Put on your mask first

I really don’t like flying.

There’s the chaos of getting through the airport, the security process, delays, cancellations, airport-provided hotels that smell like smoke and mold, shuttles, and ear pops. Worst of all, the landing. That screeching, bumpy halt gets me every single time.

I just don’t like any of it.

Still, previous jobs and opportunities took me all over the country for conferences, expos, and events, and I’ve racked up my fair share of air miles.

This week, I faced one of my ultimate fears—flying with my child.

On this flight, I paid extra close attention to the safety instructions. As the flight attendant pantomimed the process of buckling a seat belt, I took careful note of the exits and locations of emergency flotation devices.

When she came to my seat and addressed me specifically, I fully took in—perhaps for the first time—one of those famous rules:

Should the cabin suddenly lose pressure, oxygen masks will fall from the ceiling above you. If you’re traveling with a child or person who requires assistance, put on your mask first before assisting them.

She looked right at me when she said it. Then, she glanced at my tiny blonde baby, sitting quietly in my lap with his stuffed monkey and puppy dog backpack, and walked away.

Folks, I was so alarmed.

I felt myself mentally calling after her—”WAIT. WAIT. WHAT?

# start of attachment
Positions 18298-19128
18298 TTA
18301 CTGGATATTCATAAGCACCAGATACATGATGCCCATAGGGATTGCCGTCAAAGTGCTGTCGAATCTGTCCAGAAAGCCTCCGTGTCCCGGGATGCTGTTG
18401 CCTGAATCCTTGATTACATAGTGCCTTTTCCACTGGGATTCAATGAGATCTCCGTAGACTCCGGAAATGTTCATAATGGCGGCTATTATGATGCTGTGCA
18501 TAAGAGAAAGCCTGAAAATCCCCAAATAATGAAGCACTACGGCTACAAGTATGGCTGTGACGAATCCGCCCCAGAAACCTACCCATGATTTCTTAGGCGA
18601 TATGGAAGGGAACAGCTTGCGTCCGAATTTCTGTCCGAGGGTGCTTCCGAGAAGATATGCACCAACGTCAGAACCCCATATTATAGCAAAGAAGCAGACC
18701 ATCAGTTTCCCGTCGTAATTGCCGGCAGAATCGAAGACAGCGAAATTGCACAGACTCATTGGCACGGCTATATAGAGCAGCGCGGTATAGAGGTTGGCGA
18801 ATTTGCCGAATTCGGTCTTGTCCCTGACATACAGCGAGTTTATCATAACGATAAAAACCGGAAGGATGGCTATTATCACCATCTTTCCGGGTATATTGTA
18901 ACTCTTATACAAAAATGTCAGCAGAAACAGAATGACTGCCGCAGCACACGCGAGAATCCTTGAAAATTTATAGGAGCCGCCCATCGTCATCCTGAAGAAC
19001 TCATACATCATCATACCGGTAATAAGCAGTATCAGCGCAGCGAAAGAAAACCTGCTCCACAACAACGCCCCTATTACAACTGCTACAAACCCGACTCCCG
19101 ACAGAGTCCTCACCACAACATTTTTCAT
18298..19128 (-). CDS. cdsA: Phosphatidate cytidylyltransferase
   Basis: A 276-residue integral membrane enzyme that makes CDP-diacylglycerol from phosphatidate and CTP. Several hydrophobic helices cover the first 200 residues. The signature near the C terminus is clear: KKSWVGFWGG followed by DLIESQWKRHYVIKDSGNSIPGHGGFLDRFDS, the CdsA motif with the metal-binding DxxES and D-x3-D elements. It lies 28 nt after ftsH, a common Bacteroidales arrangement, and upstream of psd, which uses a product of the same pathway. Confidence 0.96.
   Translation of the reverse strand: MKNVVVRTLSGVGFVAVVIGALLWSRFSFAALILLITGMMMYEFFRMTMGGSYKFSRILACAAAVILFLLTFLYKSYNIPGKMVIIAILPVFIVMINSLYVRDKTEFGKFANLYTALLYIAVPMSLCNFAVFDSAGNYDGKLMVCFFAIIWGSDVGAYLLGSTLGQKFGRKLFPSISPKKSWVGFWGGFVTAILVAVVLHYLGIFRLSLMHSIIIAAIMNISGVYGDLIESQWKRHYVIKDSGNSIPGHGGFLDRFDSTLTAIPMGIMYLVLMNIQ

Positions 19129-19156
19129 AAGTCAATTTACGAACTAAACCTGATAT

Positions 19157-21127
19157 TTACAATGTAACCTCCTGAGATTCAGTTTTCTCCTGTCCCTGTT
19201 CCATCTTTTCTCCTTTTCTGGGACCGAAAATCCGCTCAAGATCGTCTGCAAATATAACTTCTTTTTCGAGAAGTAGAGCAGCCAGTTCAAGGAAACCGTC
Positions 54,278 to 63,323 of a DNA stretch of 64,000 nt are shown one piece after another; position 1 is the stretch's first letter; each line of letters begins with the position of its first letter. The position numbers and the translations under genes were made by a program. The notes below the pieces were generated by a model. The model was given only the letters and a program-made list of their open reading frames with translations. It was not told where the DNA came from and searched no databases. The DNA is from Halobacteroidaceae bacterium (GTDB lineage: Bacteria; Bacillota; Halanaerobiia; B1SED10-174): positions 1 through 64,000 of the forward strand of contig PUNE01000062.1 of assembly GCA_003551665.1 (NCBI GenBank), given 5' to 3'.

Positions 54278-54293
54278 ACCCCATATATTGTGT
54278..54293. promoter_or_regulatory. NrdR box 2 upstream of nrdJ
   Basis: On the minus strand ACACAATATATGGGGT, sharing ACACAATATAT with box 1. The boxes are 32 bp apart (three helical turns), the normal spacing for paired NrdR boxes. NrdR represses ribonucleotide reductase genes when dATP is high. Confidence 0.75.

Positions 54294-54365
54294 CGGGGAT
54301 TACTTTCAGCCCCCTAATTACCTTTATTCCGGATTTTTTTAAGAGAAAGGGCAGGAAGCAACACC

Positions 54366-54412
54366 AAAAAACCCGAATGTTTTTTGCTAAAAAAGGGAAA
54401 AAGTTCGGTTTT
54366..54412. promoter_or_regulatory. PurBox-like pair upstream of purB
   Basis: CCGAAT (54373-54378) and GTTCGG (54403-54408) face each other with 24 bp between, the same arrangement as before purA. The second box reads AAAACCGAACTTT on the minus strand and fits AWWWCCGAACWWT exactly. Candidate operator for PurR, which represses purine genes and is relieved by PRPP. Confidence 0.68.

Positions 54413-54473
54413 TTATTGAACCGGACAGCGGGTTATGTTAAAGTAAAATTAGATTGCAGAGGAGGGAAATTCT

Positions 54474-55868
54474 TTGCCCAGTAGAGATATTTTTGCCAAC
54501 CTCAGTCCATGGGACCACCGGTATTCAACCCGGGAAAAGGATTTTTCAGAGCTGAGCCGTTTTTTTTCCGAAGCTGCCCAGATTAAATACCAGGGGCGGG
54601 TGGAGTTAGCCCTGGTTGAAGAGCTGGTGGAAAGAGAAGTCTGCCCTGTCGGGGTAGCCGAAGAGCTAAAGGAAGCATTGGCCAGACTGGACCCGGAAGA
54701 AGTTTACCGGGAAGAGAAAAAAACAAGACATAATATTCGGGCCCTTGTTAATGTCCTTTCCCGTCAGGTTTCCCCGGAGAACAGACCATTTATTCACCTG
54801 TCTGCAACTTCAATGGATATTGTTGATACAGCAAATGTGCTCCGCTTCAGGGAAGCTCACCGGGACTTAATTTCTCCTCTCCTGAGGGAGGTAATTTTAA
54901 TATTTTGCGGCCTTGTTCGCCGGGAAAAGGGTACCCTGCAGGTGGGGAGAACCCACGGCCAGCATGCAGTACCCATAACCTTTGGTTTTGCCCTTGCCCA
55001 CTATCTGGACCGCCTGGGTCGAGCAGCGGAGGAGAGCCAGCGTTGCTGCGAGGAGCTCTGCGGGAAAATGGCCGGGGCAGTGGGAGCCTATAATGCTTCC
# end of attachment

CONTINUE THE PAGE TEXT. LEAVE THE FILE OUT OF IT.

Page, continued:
Help myself first?

How do I even do that?

It must have been some kind of mistake. Every motherhood alarm I possessed went off simultaneously. I was anxious, shaky. It felt so, so wrong.

As we took off, I distracted myself with the logic behind this safety protocol.

I understand the science. If the plane were to experience a sudden drop in cabin pressure, people could lose consciousness. And, depending on the altitude, it could happen quickly. Theoretically, if a parent helped their child first, there may not be enough oxygen left in the cabin to help themselves after.

I get that.

But, doesn’t it feel wrong?

As moms, we’re expected to put our children first. For many, it’s just a natural response to motherhood. It’s instinctive.

I’m willing to bet I don’t know a mother who could look into the eyes of her baby—her soul—and feel perfectly content putting on her own oxygen mask first.

After all, we’re used to sacrifice.

We eat cold food to ensure our babies are fed.

We get our children ready, and often miss that much needed shower.

We take them to school, and skip the long drive-up line for coffee.

We miss workplace celebrations and meetings to stay home when they’re sick.

We always put our children first.

But the thing I realized on this flight is:

If we don’t help ourselves every now and then, how can we be expected to help our children? We need to be healthy, alert, and fulfilled to give this parenting gig our best effort, right?.

Besides, showing our children that mommy needs to take care of herself is a great lesson in independence and self-care.

So, I want to encourage you today.

I’m talking to the mom who

… is tired of doing all the things

… works all day, cleans all night, and repeats

… battles an invisible illness and never feels 100%, but gives it her all anyway

… misses her old self and the hobbies she loved

… is doing this all on her own

Moms, do something for you today.

Get your nails done. Go to the salon. Get a massage.

Read a book. Spend some time alone. Binge a Netflix show.

Eat a meal by yourself. Go to bed early. Sleep in.

For just a few minutes, stop juggling.

It’s okay to say no. It’s okay to be still.

Even the “perfect” mother can’t do it all. She isn’t Pinterest certified, and she’s not hosting a magical play group that serves organic snacks and encourages gender neutral activities.

She’s in the mirror. And my goodness, does she deserve a break.

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